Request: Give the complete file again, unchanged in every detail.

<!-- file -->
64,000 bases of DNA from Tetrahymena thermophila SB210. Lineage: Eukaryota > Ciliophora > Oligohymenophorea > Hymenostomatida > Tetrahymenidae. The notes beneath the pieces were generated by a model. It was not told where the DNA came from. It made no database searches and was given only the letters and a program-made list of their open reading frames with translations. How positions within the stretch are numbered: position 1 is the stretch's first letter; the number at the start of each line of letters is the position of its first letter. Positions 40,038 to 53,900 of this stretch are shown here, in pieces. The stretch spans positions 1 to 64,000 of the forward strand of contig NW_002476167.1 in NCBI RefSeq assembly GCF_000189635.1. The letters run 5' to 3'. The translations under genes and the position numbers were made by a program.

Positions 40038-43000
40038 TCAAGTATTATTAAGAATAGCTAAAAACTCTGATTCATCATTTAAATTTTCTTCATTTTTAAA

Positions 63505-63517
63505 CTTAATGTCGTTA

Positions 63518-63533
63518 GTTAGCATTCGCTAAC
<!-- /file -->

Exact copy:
64,000 bases of DNA from Tetrahymena thermophila SB210. Lineage: Eukaryota > Ciliophora > Oligohymenophorea > Hymenostomatida > Tetrahymenidae. The notes beneath the pieces were generated by a model. It was not told where the DNA came from. It made no database searches and was given only the letters and a program-made list of their open reading frames with translations. How positions within the stretch are numbered: position 1 is the stretch's first letter; the number at the start of each line of letters is the position of its first letter. Positions 40,038 to 53,900 of this stretch are shown here, in pieces. The stretch spans positions 1 to 64,000 of the forward strand of contig NW_002476167.1 in NCBI RefSeq assembly GCF_000189635.1. The letters run 5' to 3'. The translations under genes and the position numbers were made by a program.

Positions 40038-43000
40038 TCAAGTATTATTAAGAATAGCTAAAAACTCTGATTCATCATTTAAATTTTCTTCATTTTTAAA

Positions 63505-63517
63505 CTTAATGTCGTTA

Positions 63518-63533
63518 GTTAGCATTCGCTAAC